NDAA Amendment Would Let Soldiers Use Cannabis Derivatives Like CBD

A new amendment to the National Defense Authorization Act could allow members of the Armed Forces to use CBD and other derivatives from Cannabis sativa hemp.

On Monday, the House of Representatives voted 336 to 71 to approve a package of multiple amendments to the House version of the NDAA, including a measure sponsored by Representative Tulsi Gabbard of Hawaii, which would allow military members to consume hemp products.

"The Secretary of Defense may not prohibit, on the basis of a product containing hemp or any ingredient derived from hemp, the possession, use, or consumption of such product by a member of the Armed Forces," the amendment reads.

Representative Tulsi Gabbard (D-HI) on the campaign trail during the Democratic Primary in March in Detroit, Michigan. Photo by Bill Pugliano/Getty Images

The amendment comes in response to Department of Defense policy banning the use of hemp products by active duty and reserve members of the military.

Citing "a serious risk to the viability of the military drug testing program," the February memo signed by Under Secretary of Defense for Personnel and Readiness Matthew P. Donovan directs all military departments to issue punitive general orders prohibiting the use of CBD and other products derived from hemp, regardless of their legality under the Agricultural Improvement Act of 2018.

Hemp varieties of the Cannabis sativa plant legalized by the 2018 legislation contain high concentrations of cannabidiol and low concentrations of the psychoactive tetrahydrocannabinol (THC) found in marijuana, with an upper limit of a 0.3 percent THC concentration established for legal hemp products.

But due to an inability to distinguish between legal and illegal THC and the potential for positive urinalysis drug tests, the Department of Defense opted for a full ban, citing the "risks and adverse effects marijuana use has on the mission for readiness of individual Service members and military units."

Gabbard's amendment or similar would countermand the Department of Defense policy if included in a version of the NDAA signed into law.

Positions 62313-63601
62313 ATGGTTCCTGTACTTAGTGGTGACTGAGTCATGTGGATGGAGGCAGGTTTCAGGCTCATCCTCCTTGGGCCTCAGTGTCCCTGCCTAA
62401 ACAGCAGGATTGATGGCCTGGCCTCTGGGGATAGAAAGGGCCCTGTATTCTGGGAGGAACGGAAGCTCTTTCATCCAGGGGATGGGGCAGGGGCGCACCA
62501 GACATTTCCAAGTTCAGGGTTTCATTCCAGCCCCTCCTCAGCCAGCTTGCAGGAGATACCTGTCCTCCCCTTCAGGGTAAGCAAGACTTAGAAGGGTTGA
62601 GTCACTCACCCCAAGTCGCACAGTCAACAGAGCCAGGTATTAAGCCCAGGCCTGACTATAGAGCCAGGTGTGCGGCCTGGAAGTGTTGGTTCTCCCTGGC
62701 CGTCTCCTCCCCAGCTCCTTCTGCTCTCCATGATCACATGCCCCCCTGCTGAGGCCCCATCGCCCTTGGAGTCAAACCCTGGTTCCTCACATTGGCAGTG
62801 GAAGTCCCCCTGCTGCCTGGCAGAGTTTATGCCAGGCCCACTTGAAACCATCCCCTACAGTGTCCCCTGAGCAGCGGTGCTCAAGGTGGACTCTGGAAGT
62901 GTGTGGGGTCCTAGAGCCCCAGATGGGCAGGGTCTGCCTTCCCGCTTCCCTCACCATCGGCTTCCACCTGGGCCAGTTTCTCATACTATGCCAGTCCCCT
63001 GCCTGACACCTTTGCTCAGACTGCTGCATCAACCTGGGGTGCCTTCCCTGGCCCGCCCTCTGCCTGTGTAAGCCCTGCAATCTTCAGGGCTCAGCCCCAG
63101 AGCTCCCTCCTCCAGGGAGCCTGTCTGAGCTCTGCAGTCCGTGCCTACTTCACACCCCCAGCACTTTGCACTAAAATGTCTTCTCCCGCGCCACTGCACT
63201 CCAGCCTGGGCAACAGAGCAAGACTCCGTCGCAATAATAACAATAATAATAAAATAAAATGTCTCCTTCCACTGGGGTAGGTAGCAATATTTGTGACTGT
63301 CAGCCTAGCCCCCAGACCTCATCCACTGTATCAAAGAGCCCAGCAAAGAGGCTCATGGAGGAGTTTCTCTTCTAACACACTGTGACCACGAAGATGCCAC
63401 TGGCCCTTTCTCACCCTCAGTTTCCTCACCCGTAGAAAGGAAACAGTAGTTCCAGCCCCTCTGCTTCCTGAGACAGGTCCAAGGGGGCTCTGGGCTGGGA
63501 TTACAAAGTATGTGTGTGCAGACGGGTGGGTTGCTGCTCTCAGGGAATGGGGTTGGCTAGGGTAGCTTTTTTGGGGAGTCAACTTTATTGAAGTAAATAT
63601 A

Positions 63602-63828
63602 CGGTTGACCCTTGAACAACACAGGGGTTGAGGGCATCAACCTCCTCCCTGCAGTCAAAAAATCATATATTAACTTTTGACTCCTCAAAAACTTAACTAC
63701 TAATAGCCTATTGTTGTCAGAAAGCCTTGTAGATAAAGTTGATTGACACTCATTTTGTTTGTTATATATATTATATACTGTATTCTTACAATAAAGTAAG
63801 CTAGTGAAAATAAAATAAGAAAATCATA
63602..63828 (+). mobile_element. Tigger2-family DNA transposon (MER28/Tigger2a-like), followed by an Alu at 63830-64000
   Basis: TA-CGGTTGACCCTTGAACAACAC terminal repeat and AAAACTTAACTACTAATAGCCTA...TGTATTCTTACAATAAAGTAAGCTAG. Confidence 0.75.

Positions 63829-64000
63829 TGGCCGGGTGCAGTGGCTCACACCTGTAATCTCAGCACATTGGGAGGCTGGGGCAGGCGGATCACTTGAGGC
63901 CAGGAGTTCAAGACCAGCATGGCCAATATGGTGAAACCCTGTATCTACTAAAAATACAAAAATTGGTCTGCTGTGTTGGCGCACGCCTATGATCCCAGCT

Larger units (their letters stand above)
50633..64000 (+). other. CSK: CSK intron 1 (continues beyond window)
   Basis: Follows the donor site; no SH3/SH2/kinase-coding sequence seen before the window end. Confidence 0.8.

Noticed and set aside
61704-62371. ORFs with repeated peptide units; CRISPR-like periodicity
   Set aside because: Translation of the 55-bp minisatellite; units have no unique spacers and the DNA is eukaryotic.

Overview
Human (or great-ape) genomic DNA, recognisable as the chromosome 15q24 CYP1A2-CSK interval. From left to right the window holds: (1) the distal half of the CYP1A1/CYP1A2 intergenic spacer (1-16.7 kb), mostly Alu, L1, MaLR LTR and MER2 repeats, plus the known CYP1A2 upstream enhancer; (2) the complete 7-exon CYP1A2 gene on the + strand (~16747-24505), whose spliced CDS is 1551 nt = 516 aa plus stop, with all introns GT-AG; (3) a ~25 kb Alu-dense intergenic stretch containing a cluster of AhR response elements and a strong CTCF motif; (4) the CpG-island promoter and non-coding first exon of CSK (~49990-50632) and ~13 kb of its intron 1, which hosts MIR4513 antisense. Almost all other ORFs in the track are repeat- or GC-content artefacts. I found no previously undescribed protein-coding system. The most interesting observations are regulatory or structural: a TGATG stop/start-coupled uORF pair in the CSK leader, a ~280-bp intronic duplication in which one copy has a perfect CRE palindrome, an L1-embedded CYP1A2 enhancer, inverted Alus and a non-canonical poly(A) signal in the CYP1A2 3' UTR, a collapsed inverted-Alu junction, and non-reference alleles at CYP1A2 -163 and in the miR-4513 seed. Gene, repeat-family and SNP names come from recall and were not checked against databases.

Newsweek has reached out via email seeking comment from Capt. Eric R. Welsh, director of the Office of Drug Demand Reduction Program and point of contact for the Department of Defense hemp policy, but did not hear back by time of publication.

"This is a long overdue, but an exciting opportunity for our active military to have access to state of the art CBD products to help them manage chronic pain as well as anxiety and PTSD challenges," Ed Donnelly, founder of AmourCBD, told Newsweek. His company markets CBD oils, gummies and creams to first responders and veterans. "CBD and hemp products can help our valued warriors enjoy the quality of life they deserve."

Cannabidiol, or CBD, is one of the most abundant of the 113 identified chemicals found in the cannabis plant—known as cannabinoids. The complex interactions between CBD, THC and other cannabinoids are still poorly understood. CBD drugs used in the treatment of certain forms of epilepsy have been approved by the FDA, but the wide variety of other purported benefits are still under investigation.

Some research (including animal studies) has demonstrated CBD's effectiveness in treating insomnia, arthritis inflammation, chronic pain and anxiety, but consumers should be cautious when evaluating the wide range of medical claims made.

While the 2018 Agricultural Improvement Act legalized hemp, it didn't explicitly extend legal status to CBD extracts, resulting in a legal gray area while the FDA evaluates its utility as a supplement. While this means it's illegal to distribute CBD products across state lines, many states have made specific provisions legalizing CBD supplements. Despite questions of legality, CBD has become a billion dollar industry, apart from recreational and medicinal cannabis.

Gabbard's amendment joins another cannabis-friendly amendment added to the NDAA on July 1 and introduced by Representative Ruben Gallego of Arizona, which would allow military authorities to authorize reenlistment waivers to military members who have admitted to consuming cannabis or were previously convicted of a single misdemeanor marijuana offense.

Smoking pot just once shouldn’t prevent a patriotic American from fighting for our country.

We need to exercise common sense when it comes to our marijuana policies. I’m glad my #FY21NDAA amendment will lead us in that direction by allowing case-by-case reenlistment waivers.

— Ruben Gallego (@RepRubenGallego) July 1, 2020

The Senate version of the NDAA may also include pro-cannabis stipulations, including a bipartisan amendment introduced by Senators Dianne Feinstein, Chuck Grassley and Brian Schatz which would expand cannabis research.

Gabbard's amendment regarding hemp-derived products will now be included in the House version of the 2021 defense authorization bill. Newsweek reached out to the office of Representative Gabbard with additional questions—including questions regarding her support for an amendment introduced into the House version of the bill by Representative Ben McAdams of Utah, which would prohibit funding for nuclear weapons testing—but did not hear back by time of publication.